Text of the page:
With HPP baby food, Once Upon a Farm set out to shift the categoryWith HPP baby food, Once Upon a Farm set out to shift the category
Baby food that requires refrigeration can pose a challenge for some retailers, but this fast-growing brand says stores are stepping up.
April 25, 2017
Once Upon a Farm has been making waves in the baby food category since its launch about a year and a half ago: It brought the cold-pressed, HPP techniques that have revolutionized the juice sector into the baby food category. It started with local distribution and made headlines again when it turned up on some Target shelves last May. Now, a little over a year into its existence, it continues to change the very makeup of the baby food aisle by enticing stores of all sizes to install refrigerators right in the aisle, which is otherwise stocked with row upon row of shelf-stable products. And the brand is quickly branching out of the natural channel and increasingly into more mainstream stores, including Hy-Vee, Kroger and Wegmans.
"Right now we’re primarily in the natural channel, but that’s about to shift," said cofounder and COO Cassandra Curtis, adding that the expansion into the mainstream channel is happening almost on its own—while getting into even three regions of Whole Foods has been something of a struggle. "We’ve had to push and push to get in there, whereas these other accounts are coming to us," she explained. She’s even been approached by Walmart, although it’s too soon to know if that conversation will go anywhere.
One sign Once Upon a Farm is succeeding not just in sales but in shifting the category is that retailers are stepping up to meet one of the company’s core challenges, which is almost beyond its control—accommodating the need for refrigeration. The company also deals with buyers for both baby food and dairy, because the products don’t fit easily into either category. "One of the biggest challenges has been finding space in the store because we are pioneering a new category that didn’t exist before," she said. But still, "Stores are taking the initiative to install refrigerators in the baby food section—and stores are reaching out to us."
That may be one reason that larger chains are taking more initiative than smaller, more independent stores—because they can more easily afford the burden and expense of installing new refrigerators. But Curtis said it’s built into Once Upon a Farm's model to work with smaller stores in providing their own branded coolers. Stores have also been stocking Once Upon a Farm in other sections—in some cases, next to child-targeted squeezable yogurts, which is a good place to be because that’s already a high-traffic area for parents. But in other cases they’re near, say, hummus, and lower sales in those stores show that’s much less than ideal.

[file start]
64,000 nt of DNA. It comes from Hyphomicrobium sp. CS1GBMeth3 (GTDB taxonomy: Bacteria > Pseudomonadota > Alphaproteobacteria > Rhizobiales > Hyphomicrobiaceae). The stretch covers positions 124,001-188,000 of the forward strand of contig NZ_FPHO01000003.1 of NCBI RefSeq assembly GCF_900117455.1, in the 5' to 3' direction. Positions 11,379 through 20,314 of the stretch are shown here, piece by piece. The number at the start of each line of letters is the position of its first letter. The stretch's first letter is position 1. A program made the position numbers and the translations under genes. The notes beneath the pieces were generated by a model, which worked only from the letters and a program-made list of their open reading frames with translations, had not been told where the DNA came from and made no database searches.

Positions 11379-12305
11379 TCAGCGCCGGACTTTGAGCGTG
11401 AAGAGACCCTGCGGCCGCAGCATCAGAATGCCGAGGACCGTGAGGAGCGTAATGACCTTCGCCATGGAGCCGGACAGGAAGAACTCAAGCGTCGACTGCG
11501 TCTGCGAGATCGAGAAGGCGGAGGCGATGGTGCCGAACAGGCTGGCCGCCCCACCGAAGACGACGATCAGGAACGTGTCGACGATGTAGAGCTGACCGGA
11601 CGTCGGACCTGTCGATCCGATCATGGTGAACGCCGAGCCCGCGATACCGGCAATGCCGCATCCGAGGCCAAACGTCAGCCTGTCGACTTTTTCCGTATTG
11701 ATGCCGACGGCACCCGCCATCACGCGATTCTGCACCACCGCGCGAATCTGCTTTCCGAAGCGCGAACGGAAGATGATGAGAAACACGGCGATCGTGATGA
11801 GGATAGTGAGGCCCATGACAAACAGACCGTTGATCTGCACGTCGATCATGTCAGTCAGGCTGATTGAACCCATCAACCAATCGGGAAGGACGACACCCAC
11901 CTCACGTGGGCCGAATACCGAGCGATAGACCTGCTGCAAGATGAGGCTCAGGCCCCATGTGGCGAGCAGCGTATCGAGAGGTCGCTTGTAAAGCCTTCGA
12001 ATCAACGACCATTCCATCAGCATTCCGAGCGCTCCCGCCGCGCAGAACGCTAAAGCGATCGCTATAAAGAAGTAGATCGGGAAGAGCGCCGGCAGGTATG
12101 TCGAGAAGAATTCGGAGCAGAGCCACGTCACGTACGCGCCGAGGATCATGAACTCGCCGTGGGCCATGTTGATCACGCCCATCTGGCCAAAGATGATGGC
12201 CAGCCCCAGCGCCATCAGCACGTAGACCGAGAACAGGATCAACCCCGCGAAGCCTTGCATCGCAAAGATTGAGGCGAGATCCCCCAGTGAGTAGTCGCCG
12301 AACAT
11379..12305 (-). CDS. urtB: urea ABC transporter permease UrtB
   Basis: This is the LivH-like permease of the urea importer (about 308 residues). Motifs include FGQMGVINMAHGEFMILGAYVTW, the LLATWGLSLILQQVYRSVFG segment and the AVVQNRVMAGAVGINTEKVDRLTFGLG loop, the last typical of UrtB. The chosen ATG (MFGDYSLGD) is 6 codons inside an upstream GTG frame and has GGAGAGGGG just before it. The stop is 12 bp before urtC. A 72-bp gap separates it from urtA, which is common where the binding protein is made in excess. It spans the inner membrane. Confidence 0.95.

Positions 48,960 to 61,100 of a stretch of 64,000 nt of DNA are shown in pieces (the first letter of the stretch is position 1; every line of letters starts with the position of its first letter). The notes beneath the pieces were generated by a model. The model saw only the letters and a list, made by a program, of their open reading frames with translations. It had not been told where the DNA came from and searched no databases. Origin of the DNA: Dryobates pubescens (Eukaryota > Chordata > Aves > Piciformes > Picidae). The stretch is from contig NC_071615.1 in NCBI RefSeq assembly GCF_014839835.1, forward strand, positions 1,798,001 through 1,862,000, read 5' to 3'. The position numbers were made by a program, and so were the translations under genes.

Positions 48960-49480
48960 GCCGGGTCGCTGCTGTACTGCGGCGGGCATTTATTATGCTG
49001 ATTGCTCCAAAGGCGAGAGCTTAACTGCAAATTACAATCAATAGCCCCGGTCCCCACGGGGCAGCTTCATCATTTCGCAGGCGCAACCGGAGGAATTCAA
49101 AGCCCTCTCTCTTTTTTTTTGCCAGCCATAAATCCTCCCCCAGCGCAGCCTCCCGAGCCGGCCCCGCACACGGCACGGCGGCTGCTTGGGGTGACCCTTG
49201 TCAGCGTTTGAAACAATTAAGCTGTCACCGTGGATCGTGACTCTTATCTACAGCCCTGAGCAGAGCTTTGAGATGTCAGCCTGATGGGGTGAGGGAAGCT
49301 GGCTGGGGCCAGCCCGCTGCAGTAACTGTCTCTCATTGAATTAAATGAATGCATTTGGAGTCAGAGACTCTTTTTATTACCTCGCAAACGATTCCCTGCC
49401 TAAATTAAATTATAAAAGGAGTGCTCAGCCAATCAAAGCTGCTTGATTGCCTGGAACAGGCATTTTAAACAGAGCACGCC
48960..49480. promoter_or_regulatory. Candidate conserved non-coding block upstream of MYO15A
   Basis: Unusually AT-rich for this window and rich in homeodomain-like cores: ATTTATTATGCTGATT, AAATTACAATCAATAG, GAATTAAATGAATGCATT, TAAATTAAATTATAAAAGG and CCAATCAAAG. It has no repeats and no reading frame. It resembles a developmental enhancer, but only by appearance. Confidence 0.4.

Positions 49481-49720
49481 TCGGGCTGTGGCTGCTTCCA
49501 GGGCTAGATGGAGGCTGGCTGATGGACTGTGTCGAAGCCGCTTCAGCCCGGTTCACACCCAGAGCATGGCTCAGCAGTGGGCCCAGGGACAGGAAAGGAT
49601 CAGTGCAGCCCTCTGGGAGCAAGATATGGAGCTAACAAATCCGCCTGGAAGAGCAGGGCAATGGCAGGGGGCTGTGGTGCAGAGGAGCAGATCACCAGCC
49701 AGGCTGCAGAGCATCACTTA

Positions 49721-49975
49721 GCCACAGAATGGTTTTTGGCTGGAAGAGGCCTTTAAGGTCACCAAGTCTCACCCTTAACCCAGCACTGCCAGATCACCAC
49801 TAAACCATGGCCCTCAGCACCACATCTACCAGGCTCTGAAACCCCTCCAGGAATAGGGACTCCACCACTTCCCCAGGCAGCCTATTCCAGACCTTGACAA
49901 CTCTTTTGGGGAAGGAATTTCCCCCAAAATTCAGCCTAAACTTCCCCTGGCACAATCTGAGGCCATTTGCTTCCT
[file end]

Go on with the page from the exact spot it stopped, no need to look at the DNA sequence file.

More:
Curtis sees Once Upon a Farm really as part of a larger paradigm shift in the category, pointing to other businesses offering things like delivery and subscription services for fresh, organic baby food. Ultimately, she said, she thinks the market for fresh, higher-quality baby food will become bigger than what it’s been for shelf-stable. "It’s very ingrained in our society that baby food should be cheap and should be this weird foreign substance that adults shouldn’t touch. We’re changing that; we’re offering blends that everyone can eat," she said. "They should be eating the same types of food that adults want to eat."
Once Upon a Farm also uses ingredients not often seen in baby foods, such as flax and hemp seeds. "We use healthy fats," Curtis said. "They’re not only important for brain development, but nutrient absorption as well."
The company plans to launch a new product—Curtis wouldn’t say what, other than it’s an entirely new type of baby product and not just a new flavor in the existing line—later this year, possibly at Natural Products Expo East.
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